Everyone knows blood libels have consequences for their intended targets, but Aaron Bushnell’s suicide shows how deadly they can be to anyone who believes them.

Bushnell, a 25-year-old active-duty cyber-defense specialist in the Air Force, self-immolated in front of the Israeli embassy on February 25. His reason for doing so—and for broadcasting it as it happened—is important not for the content but for the evidence of how pro-Hamas activists across the country have manipulated Bushnell and so many others.

“I will no longer be complicit in genocide,” Bushnell said, referring to “what people have been experiencing in Palestine at the hands of their colonizers.”

The claim that Israel is carrying out a genocide of the Palestinians is meritless, but its proponents already know that. This is what is known as Holocaust inversion, whereby some person or persons seek to lessen the historical judgment on Nazi Germany by assigning to its victims an equivalent judgment. It is a rhetorical tactic—one not without consequences, as the death of Aaron Bushnell reminds us.

That Bushnell was in the U.S. military is key to his post-suicide beatification by activists. His friend Levi Pierpont, who served with Bushnell and who left the force last year as a conscientious objector, eulogized Bushnell in the Guardian with this proclamation: “Aaron is by no means the only United States military member who has felt complicit in the military’s violence, powerless to change anything, and stuck waiting until the end of a four- or six-year contract. There are thousands of military members similarly distraught, having thoughts of taking extreme actions to escape something that feels inescapable.”

Bushnell felt that complicity, a writer for n+1 magazine theorized, working for “the US Air Force, the mightiest incendiary device that humans have ever constructed.”

He desperately needed people close to him to tell him they wanted him alive not dead. But if there were any such voices, they were clearly drowned out by the activist class falsely accusing him of complicity in genocide. In that way, Bushnell is less a conscientious objector than he is like Conrad Roy, the teenager who hesitated in taking his own life and was told by his girlfriend over the phone to get back in his truck as it was filling with carbon monoxide.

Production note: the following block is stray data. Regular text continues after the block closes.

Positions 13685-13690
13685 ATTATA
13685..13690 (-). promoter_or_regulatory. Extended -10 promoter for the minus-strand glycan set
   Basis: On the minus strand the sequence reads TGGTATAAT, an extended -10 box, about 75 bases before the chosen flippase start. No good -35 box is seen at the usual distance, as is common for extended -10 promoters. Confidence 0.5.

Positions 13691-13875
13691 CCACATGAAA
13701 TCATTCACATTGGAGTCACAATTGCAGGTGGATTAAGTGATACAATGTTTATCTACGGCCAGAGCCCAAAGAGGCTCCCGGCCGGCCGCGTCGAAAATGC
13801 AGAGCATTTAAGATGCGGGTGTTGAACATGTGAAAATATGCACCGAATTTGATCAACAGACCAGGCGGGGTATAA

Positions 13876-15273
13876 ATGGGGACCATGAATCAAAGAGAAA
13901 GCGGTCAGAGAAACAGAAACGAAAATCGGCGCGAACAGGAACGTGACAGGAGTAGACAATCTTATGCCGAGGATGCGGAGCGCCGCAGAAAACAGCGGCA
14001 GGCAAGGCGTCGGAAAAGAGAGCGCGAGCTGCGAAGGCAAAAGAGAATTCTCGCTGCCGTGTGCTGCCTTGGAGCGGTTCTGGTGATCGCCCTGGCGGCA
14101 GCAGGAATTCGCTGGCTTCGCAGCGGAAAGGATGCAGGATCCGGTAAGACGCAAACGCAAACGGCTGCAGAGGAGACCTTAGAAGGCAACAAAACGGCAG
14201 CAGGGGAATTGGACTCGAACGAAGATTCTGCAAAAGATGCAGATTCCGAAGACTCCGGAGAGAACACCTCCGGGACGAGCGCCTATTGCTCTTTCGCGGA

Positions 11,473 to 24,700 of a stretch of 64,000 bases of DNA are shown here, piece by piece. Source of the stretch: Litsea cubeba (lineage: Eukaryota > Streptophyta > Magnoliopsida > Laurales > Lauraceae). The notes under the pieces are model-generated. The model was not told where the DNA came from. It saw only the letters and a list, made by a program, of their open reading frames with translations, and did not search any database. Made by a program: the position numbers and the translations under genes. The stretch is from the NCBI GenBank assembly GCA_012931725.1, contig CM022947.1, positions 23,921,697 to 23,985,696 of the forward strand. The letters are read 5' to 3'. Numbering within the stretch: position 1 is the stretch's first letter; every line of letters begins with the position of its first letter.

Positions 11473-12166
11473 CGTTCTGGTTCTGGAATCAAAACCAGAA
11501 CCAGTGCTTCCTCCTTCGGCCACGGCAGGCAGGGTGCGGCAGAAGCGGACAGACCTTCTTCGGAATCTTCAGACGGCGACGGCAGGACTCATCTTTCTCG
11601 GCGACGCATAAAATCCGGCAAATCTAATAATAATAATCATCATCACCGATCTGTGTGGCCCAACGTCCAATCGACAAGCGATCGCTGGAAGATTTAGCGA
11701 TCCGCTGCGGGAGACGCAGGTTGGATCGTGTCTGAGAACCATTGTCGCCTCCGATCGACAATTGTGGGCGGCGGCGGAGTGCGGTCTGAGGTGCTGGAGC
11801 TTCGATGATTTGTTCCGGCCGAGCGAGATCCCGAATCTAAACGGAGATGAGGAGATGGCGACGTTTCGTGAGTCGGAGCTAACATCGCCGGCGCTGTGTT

Bushnell represented something evil to these activists: the United States armed forces. Thus to them he was expendable. They came to bury him first, then to praise him. But oh, did they praise him. “Let us never forget the extraordinary courage and commitment of brother Aaron Bushnell who died for truth and justice!” tweeted professor and presidential candidate Cornel West. The suicide was, according to a writer for Current Affairs, “an act of courage and honor.” A professor at Gonzaga lamented he’d never “be able to muster up the courage of someone like Aaron Bushnell.”

Yet it’s hard to escape the conclusion that what they were attracted to wasn’t Bushnell’s courage but his vulnerability. A Veterans Affairs suicide prevention psychologist found in a 2017 study that guilt “had direct effects on” suicide ideation in military veterans. A 2021 study found that “[w]hen examined concurrently, guilt—but not shame—remained significantly associated with suicidal ideation, after accounting for effects of depressive symptoms and past suicide attempt.” According to an Ohio State Medical Center researcher, “literature has consistently implicated guilt in suicidality.” Those studies focused on the U.S. and UK. In similar research in Australia, “guilt was significantly associated with PTSD severity, anger, alcohol use, attempted suicide and being a contemporary veteran.”

I mention all of those simply to show that guilt, the category of emotion into which complicity falls, is nearly a universal marker of the chances of attempting suicide among military and veterans. It is emotional cyanide. The activists disrupting everyday life with cries of “genocide!” are feeding the population a steady dose of rat poison.

Redemption politics have always been a mainstay of extreme political movements—the Soviet gulags themselves were seen as purifying by their sociopathic wardens. And that concept is clearly driving the campaign of human sacrifice that has claimed real victims and whose ringleaders seem to be taking only encouragement from that fact.

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